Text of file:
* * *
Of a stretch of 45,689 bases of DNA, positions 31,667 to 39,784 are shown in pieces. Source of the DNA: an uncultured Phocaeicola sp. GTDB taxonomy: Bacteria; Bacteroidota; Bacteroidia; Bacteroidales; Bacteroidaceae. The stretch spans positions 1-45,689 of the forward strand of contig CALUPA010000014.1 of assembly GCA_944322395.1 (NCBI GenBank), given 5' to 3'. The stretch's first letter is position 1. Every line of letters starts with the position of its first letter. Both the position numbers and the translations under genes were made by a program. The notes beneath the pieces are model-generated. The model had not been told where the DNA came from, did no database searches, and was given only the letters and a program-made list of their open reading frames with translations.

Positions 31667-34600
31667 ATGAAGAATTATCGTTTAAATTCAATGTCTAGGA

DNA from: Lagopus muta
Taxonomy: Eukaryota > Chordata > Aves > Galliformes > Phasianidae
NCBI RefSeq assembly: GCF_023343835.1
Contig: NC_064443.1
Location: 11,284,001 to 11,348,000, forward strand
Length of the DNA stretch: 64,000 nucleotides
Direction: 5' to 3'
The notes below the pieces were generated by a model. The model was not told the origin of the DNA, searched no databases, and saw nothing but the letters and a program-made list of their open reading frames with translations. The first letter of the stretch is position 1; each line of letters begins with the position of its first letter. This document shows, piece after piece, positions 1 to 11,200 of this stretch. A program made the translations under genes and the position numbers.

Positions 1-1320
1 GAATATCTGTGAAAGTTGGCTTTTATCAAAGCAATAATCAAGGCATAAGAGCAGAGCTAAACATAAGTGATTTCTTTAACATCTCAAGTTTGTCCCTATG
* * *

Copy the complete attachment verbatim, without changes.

Of a stretch of 45,689 bases of DNA, positions 31,667 to 39,784 are shown in pieces. Source of the DNA: an uncultured Phocaeicola sp. GTDB taxonomy: Bacteria; Bacteroidota; Bacteroidia; Bacteroidales; Bacteroidaceae. The stretch spans positions 1-45,689 of the forward strand of contig CALUPA010000014.1 of assembly GCA_944322395.1 (NCBI GenBank), given 5' to 3'. The stretch's first letter is position 1. Every line of letters starts with the position of its first letter. Both the position numbers and the translations under genes were made by a program. The notes beneath the pieces are model-generated. The model had not been told where the DNA came from, did no database searches, and was given only the letters and a program-made list of their open reading frames with translations.

Positions 31667-34600
31667 ATGAAGAATTATCGTTTAAATTCAATGTCTAGGA

DNA from: Lagopus muta
Taxonomy: Eukaryota > Chordata > Aves > Galliformes > Phasianidae
NCBI RefSeq assembly: GCF_023343835.1
Contig: NC_064443.1
Location: 11,284,001 to 11,348,000, forward strand
Length of the DNA stretch: 64,000 nucleotides
Direction: 5' to 3'
The notes below the pieces were generated by a model. The model was not told the origin of the DNA, searched no databases, and saw nothing but the letters and a program-made list of their open reading frames with translations. The first letter of the stretch is position 1; each line of letters begins with the position of its first letter. This document shows, piece after piece, positions 1 to 11,200 of this stretch. A program made the translations under genes and the position numbers.

Positions 1-1320
1 GAATATCTGTGAAAGTTGGCTTTTATCAAAGCAATAATCAAGGCATAAGAGCAGAGCTAAACATAAGTGATTTCTTTAACATCTCAAGTTTGTCCCTATG